The head of Burkina Faso’s military junta stated that promised elections would only be held whenever the security situation allowed. This announcement came as hundreds of his followers protested in the country’s capital on the first anniversary of the coup.
Burkinabe flags were waved by the crowd of supporters who assembled in Ouagadougou at the Place de la Nation. Some others carried placards bearing photographs of Captain Ibrahim Traore, the country’s youthful interim president.
Traore seized office on September 30 last year, toppling the leader of another coup who had toppled president Roch Kabore eight months earlier in the midsamidating security crisis fuelled by armed groups related to al Qaeda and Islamic State. Traore’s ascension to power came during a deepening security crisis that was dreamed of by organizations linked to al Qaeda and Islamic State.
Many residents, fed up with the fatal violence and disillusioned by their government, embraced the coups with open arms. On the other hand, the Western countries, who feel their fluence diminishing as democracy retreats inretreatedel areas of West Africa, condemned the coups.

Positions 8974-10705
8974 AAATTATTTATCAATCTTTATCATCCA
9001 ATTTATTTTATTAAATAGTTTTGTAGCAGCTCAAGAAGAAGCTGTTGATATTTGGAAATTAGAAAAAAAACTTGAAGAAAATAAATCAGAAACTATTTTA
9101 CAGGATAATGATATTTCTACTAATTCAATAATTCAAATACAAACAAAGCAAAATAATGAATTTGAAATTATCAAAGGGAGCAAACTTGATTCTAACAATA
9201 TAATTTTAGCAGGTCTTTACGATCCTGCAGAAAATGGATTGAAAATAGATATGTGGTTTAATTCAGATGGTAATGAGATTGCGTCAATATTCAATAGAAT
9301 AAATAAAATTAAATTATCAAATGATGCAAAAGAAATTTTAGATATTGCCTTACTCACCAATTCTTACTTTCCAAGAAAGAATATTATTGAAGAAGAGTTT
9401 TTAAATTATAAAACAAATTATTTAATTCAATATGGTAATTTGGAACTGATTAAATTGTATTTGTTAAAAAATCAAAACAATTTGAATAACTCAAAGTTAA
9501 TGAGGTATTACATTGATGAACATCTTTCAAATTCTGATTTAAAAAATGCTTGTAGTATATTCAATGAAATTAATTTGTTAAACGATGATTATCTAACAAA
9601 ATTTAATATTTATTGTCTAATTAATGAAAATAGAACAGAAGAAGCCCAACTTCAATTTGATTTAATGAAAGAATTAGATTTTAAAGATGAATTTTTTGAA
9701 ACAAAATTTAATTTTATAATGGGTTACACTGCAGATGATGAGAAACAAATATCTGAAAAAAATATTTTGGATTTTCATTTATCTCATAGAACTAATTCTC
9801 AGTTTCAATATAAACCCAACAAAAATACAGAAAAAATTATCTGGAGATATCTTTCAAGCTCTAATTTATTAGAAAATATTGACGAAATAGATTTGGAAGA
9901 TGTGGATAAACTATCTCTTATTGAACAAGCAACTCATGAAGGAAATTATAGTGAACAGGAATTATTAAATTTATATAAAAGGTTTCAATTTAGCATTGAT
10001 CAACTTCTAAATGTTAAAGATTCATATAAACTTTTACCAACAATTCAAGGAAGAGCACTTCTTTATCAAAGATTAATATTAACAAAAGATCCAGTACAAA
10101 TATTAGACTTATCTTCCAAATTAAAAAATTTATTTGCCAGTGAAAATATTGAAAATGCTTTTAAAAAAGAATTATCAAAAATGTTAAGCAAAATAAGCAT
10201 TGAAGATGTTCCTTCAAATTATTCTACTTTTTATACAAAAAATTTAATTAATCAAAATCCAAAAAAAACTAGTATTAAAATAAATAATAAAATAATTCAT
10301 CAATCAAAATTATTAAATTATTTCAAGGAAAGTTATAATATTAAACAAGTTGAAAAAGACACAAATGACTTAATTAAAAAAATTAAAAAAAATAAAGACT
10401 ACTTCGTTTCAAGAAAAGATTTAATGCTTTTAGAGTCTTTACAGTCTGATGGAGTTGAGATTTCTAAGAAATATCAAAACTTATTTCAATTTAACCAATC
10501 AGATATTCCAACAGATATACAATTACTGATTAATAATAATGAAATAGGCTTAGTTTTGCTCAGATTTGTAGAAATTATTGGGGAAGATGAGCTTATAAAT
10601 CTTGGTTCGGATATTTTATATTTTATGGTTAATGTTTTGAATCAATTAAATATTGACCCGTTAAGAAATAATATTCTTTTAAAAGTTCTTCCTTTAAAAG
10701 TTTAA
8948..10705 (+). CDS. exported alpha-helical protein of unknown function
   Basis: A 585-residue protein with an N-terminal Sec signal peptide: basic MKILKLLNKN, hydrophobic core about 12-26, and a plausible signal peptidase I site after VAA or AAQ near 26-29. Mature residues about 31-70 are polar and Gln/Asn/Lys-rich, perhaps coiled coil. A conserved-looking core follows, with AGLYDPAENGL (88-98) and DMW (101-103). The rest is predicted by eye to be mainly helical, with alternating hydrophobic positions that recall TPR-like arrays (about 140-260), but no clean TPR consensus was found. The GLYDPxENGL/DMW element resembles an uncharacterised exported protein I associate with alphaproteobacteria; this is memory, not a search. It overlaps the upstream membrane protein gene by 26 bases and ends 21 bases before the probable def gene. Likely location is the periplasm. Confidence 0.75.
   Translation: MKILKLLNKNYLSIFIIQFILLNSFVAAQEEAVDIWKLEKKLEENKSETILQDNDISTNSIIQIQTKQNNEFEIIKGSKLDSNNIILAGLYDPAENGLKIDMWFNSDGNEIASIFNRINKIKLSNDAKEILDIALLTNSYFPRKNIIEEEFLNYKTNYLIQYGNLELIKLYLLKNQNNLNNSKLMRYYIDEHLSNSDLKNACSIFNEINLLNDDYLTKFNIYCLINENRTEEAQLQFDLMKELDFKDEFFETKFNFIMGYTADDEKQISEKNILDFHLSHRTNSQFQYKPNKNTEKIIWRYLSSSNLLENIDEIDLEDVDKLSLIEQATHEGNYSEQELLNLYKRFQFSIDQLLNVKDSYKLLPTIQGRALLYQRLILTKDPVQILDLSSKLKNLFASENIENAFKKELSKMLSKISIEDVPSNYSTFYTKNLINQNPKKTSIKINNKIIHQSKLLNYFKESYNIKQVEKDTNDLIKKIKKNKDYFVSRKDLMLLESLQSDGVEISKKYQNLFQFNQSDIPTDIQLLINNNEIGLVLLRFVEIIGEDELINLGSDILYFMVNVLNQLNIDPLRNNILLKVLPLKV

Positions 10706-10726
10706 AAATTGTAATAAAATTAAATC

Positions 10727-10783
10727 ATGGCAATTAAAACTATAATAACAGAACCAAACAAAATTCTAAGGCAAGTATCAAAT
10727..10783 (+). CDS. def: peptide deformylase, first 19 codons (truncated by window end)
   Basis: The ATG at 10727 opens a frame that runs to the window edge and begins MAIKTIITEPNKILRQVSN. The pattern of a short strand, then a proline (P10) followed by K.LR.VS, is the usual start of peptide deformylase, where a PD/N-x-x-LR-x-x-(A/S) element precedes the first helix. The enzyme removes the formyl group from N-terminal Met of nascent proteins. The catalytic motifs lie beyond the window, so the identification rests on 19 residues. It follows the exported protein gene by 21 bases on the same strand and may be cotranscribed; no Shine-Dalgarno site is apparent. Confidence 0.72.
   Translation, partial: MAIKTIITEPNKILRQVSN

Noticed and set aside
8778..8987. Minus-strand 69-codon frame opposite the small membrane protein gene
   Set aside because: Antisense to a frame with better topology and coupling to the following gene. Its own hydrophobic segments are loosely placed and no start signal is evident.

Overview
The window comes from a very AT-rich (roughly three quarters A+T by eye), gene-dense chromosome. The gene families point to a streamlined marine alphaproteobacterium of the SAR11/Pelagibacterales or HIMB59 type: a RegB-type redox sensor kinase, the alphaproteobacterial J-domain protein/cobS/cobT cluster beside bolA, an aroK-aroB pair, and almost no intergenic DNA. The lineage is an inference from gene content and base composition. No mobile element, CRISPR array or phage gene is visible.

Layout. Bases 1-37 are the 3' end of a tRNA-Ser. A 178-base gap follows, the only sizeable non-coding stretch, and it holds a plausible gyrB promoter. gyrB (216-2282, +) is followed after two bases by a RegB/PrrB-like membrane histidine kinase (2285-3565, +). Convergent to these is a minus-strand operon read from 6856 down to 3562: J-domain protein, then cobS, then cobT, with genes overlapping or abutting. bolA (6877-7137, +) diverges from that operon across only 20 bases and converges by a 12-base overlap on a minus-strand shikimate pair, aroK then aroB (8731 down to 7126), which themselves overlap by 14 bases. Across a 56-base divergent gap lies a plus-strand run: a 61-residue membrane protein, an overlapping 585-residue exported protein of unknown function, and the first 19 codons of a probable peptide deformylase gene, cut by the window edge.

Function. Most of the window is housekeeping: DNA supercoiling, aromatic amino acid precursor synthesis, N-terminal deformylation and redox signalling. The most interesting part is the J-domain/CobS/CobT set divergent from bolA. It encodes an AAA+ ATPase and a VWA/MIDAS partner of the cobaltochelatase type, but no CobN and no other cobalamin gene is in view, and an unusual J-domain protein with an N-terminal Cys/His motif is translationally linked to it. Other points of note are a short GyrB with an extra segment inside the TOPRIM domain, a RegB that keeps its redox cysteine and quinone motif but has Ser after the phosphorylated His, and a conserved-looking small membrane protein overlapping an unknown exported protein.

Although the junta has stated in the past that it is committed to conducting elections in July 2024 that would restore civilian authority, Traore emphasized on Friday that the first concern of his government is maintaining security.
In an interview with Shot Television to commemorate the occasion, he stated that there would be no elections in this nation until the country was secure enough for every citizen to cast a ballot.
Traore says the security state is improving, and the picture is not looking good. Across Burkina Faso, neighboring Mali, and Niger, an insurgency that has lasted for a decade has resulted in the deaths of thousands and the displacement of millions of people. Since 20, one has gone beyond military commanders who seized control by coercion.
Over fifty Burkinabe troops and volunteer fighters were killed in skirmishes with terrorists at the beginning of September, marking one of the biggest casualties sustained by Burkinabe forces in recent months.
Traore, who is 35 years old, has earned favor in certain areas with his pan-Africanist and anti-French rhetoric; even though violence continuing between Burkina Faso and its previous colonizer, France, increased, he ordered the withdrawal of French soldiers from the country and cracked down on French media.
The gathering after the junta announced that it had successfully thwarted an attempt to overthrow it and that investigations were underway to uncover who was behind the scheme.